Part of me understands and exults in that “emancipation” he writes about, another part sees the obsession, the “pure indulgence”, and the emphasis on “play[ing] and win[ing]” and thinks, god, what a selfish loser. Would I give up a financially healthy, relatively simple, consistent job just so I could play and win a videogame? The truth is, only if I knew I could still put food on the table. At the same time, that other part, the one that exults and understands is saying god, that’s AWESOME. And as that part reads on and sees that Rossignol’s passion and investment in this game fortuitously bears fruit, it’s galvanized that much more. Still, that nagging voice just says what makes you think that’s going to be you if you tried?
And to be honest, I just don’t know. But this isn’t my story, it’s Jim’s. And Jim’s life was irrevocably changed by his unrelenting pursuit of video game satisfaction. And what he’s saying is that this isn’t an isolated experience. Gaming changes people’s lives everyday. But what’s interesting in Rossignol’s analysis of his story isn’t that he admits he was living a lie; it’s that he never knew he was living a lie until he got a job which validated his obsession. It’s almost as though he would have never taken the job in finance journalism if he had known he could have made a living in games journalism. Or maybe it just means that he never knew he loved games that much. He reaches back into his childhood in an attempt to describe where his love for video games came from, but to me it just sounds like another example of a young boy exercising a repression from years of living with the idea that “video games aren’t a proper hobby, and could never be a proper job. “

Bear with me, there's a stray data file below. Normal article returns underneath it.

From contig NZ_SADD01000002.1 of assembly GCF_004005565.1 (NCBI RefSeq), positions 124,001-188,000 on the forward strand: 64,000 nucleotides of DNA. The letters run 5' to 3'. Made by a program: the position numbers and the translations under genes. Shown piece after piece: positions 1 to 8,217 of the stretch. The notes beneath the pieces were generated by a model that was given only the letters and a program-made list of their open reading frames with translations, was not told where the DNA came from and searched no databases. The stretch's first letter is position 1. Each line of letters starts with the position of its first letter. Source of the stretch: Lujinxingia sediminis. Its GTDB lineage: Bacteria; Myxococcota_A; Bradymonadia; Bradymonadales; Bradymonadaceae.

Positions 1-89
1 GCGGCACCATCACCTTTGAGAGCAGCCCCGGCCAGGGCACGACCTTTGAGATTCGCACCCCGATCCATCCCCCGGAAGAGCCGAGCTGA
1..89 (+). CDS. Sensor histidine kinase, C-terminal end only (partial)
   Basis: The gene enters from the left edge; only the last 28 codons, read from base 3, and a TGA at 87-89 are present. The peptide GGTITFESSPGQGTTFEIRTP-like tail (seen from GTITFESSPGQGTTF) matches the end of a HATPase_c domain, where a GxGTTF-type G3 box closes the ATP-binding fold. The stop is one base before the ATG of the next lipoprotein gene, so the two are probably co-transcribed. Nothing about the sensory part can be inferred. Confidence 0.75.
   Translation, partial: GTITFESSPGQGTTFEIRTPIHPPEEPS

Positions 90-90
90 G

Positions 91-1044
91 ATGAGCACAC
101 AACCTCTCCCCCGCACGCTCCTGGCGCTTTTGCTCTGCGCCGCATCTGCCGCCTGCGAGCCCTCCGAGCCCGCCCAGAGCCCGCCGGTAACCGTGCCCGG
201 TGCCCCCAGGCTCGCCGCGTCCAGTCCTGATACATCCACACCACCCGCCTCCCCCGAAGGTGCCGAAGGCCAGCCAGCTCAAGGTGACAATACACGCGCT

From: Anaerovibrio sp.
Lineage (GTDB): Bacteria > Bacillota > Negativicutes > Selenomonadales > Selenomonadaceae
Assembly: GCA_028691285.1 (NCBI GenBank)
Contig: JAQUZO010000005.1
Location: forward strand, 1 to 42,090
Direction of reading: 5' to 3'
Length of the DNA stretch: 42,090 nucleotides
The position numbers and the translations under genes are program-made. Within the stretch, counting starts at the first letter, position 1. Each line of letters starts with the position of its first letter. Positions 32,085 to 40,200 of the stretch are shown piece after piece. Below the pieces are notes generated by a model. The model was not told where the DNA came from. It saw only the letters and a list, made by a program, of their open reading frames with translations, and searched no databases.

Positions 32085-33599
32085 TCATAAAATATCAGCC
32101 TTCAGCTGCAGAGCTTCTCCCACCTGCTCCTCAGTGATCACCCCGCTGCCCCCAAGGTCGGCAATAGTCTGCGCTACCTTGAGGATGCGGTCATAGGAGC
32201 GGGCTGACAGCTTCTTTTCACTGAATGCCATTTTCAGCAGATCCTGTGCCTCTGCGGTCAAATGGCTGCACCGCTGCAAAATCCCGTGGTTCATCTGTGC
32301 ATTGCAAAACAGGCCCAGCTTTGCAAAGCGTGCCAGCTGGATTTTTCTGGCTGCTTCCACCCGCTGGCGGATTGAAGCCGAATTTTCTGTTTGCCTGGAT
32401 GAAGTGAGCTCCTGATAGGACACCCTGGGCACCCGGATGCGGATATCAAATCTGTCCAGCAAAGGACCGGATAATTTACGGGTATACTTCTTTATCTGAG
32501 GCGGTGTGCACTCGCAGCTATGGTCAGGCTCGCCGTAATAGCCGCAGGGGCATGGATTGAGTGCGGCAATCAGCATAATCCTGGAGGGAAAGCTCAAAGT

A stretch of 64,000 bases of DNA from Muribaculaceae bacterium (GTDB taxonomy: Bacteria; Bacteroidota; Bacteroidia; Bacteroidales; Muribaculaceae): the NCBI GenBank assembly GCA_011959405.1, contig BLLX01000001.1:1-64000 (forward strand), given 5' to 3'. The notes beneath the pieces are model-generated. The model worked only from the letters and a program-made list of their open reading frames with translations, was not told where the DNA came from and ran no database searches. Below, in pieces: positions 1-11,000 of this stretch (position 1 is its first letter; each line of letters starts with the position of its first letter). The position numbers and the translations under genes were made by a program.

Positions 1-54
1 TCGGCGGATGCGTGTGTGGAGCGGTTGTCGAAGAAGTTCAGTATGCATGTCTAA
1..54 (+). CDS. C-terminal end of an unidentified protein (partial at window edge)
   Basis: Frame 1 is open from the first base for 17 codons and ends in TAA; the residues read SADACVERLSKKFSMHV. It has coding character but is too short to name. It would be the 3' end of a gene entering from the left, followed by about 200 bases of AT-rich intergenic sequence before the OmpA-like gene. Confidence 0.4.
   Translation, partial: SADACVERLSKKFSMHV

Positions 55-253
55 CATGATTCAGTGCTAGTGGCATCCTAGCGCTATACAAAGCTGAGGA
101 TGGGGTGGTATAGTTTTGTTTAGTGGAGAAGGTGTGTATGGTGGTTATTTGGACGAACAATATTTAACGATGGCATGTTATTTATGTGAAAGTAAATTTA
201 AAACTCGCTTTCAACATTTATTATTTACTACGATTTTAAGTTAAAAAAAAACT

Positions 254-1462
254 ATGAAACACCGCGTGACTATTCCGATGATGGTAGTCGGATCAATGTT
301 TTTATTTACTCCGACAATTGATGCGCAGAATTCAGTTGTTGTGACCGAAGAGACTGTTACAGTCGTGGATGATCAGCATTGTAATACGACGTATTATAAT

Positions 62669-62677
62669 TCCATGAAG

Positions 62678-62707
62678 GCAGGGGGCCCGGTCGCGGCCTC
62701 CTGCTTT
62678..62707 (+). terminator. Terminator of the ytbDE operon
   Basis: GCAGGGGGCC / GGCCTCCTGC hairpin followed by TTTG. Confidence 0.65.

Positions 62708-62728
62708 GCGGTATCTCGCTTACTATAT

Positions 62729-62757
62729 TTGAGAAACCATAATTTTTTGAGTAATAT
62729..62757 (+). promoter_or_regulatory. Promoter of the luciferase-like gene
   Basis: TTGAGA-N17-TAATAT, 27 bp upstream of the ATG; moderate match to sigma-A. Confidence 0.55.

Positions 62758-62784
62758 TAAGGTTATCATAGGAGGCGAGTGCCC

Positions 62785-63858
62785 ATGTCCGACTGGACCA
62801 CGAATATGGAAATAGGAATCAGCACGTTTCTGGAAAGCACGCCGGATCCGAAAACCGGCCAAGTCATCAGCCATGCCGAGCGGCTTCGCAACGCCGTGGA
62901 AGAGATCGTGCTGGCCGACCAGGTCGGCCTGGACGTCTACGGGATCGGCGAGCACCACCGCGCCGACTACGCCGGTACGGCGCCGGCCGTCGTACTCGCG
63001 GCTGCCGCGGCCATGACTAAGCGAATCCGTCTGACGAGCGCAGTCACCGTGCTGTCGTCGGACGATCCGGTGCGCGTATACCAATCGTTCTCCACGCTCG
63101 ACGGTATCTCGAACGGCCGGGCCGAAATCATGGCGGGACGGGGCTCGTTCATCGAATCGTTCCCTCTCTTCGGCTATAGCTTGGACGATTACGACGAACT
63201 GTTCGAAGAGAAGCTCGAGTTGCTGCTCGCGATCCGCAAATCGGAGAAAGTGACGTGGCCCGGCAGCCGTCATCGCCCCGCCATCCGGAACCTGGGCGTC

But, like every good evangelist, this turning point not only gave his life a new direction, it gave him a clear and distinct purpose: to convince the world that games “are worth paying attention to.” Of course, he is in a sense preaching to the choir, but what he does very artfully in the next section is create a foundation for making the argument that games have been unfairly stigmatized for a number of reasons, which I will attempt to summarize here:
- Playing games “feels like a waste of time”
- “We lack ways of justifying or explaining the value of games as a meaningful form of activity”
- Society treats this form as “debased or unproductive”, and gamers in turn “internalize these descriptions”
- Identified with “nerdy subculture”
- “they stimulate no ratiocination, discover, or feat of memory” – Boris Johnson, UK Parliament
- “Whereas real-life experiences bear long-lasting friendships and memories, video games do not. The only pictures that come from video games are screenshots, and the memories that are created from playing those games are ultimately meaningless.” – Jon Henshaw, editor, FamilyResource.com